Looking for something fun to do on a Friday night? Maybe a beer with friends after work, grab a bite to eat, catch a show or a late night hang at the bar… movie night with the kiddos…¬†how about driving back and forth across Durham County collecting temperature data?! It’s all for the fun of science.

But I digress… Thursday night was build-out. The idea is to get an external temperature and relative humidity sensor attached to the car at approximately 2 m (6 ft) height and out of the slip-stream of the car so I can drive the sensor around measuring the ambient environment. The data will be correlated to GPS data collected at the same time so I can start to unravel the correlation of temperature with urban form.

The design required an old 2-by-4, in this case harvested from an old renovation project around the house, and a two foot section of 4″ PVC pipe, also left over from a house project. Using a circular saw and drill, a seat for the external HOBO sensor and a notch for the chord were created in the end of the 2-by-4. The sensor was installed in its home and the chord stapled down to the beam using chord staples. Of course we have a chord stapler. Who doesn’t?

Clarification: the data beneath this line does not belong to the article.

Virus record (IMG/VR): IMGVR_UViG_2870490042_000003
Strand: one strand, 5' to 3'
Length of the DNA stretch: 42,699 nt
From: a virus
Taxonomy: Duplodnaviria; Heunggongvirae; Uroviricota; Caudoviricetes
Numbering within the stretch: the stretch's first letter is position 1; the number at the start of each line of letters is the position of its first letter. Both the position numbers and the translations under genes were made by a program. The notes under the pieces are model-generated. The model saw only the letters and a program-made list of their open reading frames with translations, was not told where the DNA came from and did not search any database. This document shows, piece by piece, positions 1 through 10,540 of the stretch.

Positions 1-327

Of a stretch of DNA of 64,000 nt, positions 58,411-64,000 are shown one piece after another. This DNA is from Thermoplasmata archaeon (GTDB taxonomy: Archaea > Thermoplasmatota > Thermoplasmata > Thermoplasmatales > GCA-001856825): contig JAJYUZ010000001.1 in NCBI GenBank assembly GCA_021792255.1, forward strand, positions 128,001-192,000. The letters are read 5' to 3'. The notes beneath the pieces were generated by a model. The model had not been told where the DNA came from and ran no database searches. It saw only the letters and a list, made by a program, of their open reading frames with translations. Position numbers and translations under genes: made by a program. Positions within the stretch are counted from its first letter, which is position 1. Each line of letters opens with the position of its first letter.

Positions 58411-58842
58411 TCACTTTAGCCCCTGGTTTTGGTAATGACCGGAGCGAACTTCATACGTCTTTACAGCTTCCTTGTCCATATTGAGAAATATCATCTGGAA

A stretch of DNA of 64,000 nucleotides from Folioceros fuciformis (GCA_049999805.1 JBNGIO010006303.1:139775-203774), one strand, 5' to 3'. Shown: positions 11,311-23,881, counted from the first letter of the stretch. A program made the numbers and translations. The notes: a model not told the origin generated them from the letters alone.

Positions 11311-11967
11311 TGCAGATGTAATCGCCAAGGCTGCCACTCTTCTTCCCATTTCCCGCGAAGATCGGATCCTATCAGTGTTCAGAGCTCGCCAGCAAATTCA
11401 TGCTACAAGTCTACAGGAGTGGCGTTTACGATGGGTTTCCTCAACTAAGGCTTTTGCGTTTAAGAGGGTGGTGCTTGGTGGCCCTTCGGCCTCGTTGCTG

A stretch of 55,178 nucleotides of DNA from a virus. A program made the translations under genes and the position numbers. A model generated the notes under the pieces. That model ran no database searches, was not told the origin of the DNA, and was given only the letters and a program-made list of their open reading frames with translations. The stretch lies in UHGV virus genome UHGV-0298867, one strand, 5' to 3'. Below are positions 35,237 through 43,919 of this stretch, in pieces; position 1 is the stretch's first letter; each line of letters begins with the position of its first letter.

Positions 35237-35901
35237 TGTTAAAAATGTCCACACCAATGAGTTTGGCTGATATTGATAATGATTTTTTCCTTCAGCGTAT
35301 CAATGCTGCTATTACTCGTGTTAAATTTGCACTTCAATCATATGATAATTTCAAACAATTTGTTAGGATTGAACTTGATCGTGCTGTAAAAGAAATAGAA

The PVC pipe was installed over the sensor after a bit of electrical tape was wrapped around the sensor for good measure to make sure it didn’t move in the wind. Then I drilled out two sets of 4 holes in line with the location of the roof rack bars so zip ties could be used to attach the rig. In addition to the zip ties, I ended up using a ratchet strap to keep the whole thing in place, again, just for good measure. Once installed on the car, the sensor body drops through the sun roof so I can launch and download data inside the car.

The set up looks a little home-made, and it is. I was thinking I needed to create a hashtag: #NotAGoogleCar… but it’s probably pretty obvious.


With the mount ready, and the weather window open, it was time to get transecting! (Yes, I made a verb out of transect.) Starting at 6 am on Friday morning, I drove the predefined route every 4 hours (6 am, 10 am, 2 pm, 6 pm, 10 pm, 2 am). Each run to Durham and back took an average of 1:45, and was 46 miles. That totals up to some 280 miles and about 10 hours of driving. On each run, I collected temperature, relative humidity and GPS data every second. That’s a lot of data! That’s a lot of NPR.


With raw data in hand, its time to get processing, but first I have to rest up for the next round of transecting… possibly as soon as Monday. Because the fun doesn’t stop when science walks in…!